By state

Percentage of respondents in the USA stating that religion is "Very important" or "Somewhat important" in their lives, 2014[14]
The states in pink and red are associated with the Bible Belt.
Proportion of Evangelical Protestants per state in the American South[15]
State Baptist Pentecostal Restorationist Presbyterian Other Total Share indicating
religion is "Very Important"[14]
 Alabama 31% 5% 3% 2% 8% 49% 77%
 Arkansas 25% 5% 5% 2% 9% 46% 70%
 Delaware 7% 1% 3% 1% 3% 15% 46%
 Washington, D.C. 2% 1% 1% 1% 3% 8% 50%
 Florida 8% 4% 2% 1% 9% 24% 53%
 Georgia 21% 4% 2% 1% 10% 38% 64%
 Kentucky 29% 7% 3% 1% 9% 49% 63%
 Louisiana 16% 3% 1% <1% 7% 27% 71%
 Maryland 5% 3% 1% <1% 9% 18% 50%
 Mississippi 26% 4% 2% 1% 8% 41% 74%
 Missouri 15% 6% 3% 1% 11% 36% 56%
 North Carolina 20% 4% 1% 1% 9% 35% 62%
 Oklahoma 23% 6% 4% <1% 14% 47% 64%
 South Carolina 22% 4% 1% 1% 7% 35% 69%
 Tennessee 33% 4% 6% 2% 7% 52% 71%
 Texas 14% 4% 2% <1% 11% 31% 63%
 Virginia 15% 5% <1% 1% 9% 30% 60%
 West Virginia 19% 7% 2% <1% 11% 39% 64%

Other Bible Belts in the United States

In addition to the South, there is a smaller Bible Belt in West Michigan, centered on the heavily Dutch-influenced cities of Holland and Grand Rapids. Christian colleges in that region include Calvin University, Hope College, Cornerstone University, Grace Christian University, and Kuyper College. Much like the South, West Michigan is generally fiscally and socially conservative.

There is also a Bible Belt in the western suburbs of Chicago (especially in DuPage County), centered on Wheaton. Christian colleges in that region include Wheaton College, North Central College, Northern Baptist Theological Seminary, and Elmhurst University. Christian publishing houses in that region include Crossway, InterVarsity Press, and Tyndale House. Carol Stream is home to the headquarters of Christianity Today.

Colorado Springs, Colorado could be considered a Bible belt due to the large amount of prominent evangelical organizations headquartered there including Focus on the Family, Compassion International, The Navigators, David C. Cook, Young Life, Biblica, and others, even though it has low church attendance compared to other Bible belts.[16][17][18][19][20]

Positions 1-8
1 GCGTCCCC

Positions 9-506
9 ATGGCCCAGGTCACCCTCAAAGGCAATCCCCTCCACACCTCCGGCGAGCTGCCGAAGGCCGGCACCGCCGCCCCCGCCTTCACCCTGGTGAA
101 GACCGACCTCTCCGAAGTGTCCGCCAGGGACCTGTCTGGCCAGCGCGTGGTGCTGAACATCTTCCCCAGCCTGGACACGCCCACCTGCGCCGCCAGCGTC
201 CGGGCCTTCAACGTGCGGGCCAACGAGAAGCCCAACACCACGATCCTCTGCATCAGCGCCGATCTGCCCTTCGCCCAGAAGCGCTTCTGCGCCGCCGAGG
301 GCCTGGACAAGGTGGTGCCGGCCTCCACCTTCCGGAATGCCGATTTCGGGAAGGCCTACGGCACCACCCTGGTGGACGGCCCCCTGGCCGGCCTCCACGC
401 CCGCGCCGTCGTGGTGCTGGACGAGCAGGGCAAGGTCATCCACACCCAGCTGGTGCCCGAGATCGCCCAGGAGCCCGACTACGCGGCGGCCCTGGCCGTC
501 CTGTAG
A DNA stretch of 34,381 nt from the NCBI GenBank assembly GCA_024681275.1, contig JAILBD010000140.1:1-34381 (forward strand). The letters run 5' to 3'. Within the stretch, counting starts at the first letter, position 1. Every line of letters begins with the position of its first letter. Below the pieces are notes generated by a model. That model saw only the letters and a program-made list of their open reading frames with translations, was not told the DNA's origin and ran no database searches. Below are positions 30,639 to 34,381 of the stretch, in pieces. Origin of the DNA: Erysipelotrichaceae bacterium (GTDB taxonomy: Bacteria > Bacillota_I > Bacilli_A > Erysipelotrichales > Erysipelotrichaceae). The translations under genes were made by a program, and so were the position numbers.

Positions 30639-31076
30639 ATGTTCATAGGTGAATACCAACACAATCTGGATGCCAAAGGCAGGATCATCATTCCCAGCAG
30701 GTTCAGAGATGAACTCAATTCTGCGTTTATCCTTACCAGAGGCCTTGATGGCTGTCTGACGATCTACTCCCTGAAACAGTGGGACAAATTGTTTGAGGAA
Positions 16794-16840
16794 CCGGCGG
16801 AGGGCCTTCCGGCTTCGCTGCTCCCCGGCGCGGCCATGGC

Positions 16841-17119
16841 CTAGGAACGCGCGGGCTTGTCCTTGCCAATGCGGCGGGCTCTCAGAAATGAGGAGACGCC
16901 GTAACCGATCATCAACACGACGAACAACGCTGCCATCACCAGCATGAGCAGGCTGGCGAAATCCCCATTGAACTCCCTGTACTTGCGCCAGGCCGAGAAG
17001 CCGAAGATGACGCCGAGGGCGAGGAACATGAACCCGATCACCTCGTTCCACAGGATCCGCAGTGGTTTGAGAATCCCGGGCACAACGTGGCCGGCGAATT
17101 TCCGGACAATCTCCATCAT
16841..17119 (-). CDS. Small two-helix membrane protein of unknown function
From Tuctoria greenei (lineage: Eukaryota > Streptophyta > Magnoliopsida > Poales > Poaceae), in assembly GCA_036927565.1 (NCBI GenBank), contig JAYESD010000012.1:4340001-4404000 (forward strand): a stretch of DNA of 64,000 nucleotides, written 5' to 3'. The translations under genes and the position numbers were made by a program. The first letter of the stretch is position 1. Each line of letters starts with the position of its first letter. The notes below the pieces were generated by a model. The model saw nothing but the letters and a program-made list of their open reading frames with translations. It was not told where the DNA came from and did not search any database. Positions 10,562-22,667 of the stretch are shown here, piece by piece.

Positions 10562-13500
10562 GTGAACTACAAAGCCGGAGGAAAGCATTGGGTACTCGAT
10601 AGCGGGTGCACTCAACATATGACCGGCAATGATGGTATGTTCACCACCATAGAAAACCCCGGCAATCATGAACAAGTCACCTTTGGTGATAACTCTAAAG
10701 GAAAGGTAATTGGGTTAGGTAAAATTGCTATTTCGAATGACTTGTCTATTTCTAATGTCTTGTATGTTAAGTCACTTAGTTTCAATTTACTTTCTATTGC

History

During the colonial period (1607–1776), the South was a stronghold of the Anglican church. Its transition to a stronghold of non-Anglican Protestantism occurred gradually over the next century as a series of religious revival movements, many associated with the Baptist denomination, gained great popularity in the region.[21]

The northern colonial Bible Belt (especially New England with its Puritan heritage) frequently performed missionary work in the South. "The centre of Particular Baptist activity in early America was in the Middle Colonies. In 1707 five churches in New Jersey, Pennsylvania, and Delaware were united to form the Philadelphia Baptist Association, and through the association they embarked upon vigorous missionary activity. By 1760 the Philadelphia association included churches located in the present states of Connecticut, New York, New Jersey, Pennsylvania, Delaware, Virginia, and West Virginia; and by 1767 further multiplication of churches had necessitated the formation of two subsidiary associations, the Warren in New England and the Ketochton in Virginia. The Philadelphia association also provided leadership in organizing the Charleston Association in the Carolinas in 1751."[22]

An influential figure was Shubal Stearns: "Shubael Stearns, a New England Separate Baptist, migrated to Sandy Creek, North Carolina, in 1755 and initiated a revival that quickly penetrated the entire Piedmont region. The churches he organized were brought together in 1758 to form the Sandy Creek Association".[22] Stearns was brother-in-law of Daniel Marshall, who was born in Windsor, Connecticut and "is generally considered the first great Baptist leader in Georgia. He founded Kiokee Baptist Church, the oldest continuing Baptist congregation in the state".[23] Also, Wait Palmer, of Toland, Connecticut,[24]: 84–85  may have influenced African American Christianity in the South: "The Silver Bluff, South Carolina, revival was a seminal development, whose role among blacks rivalled that played by the Sandy Creek revival of the Separate Baptists, to which it was indirectly related. It was probably the same Wait Palmer who had baptized Shubal Stearns in 1751 who came to Silver Bluff in 1775, baptizing and constituting a church. Abraham Marshall, who encouraged the later offshoots, was a Separate Baptist of the Sandy Creek school. The revival at the Silver Bluff plantation of George Galphin (some twelve miles from Augusta, Georgia) had brought David George to the Afro-Baptist faith and had provided a ministry for George Liele".[24]: 188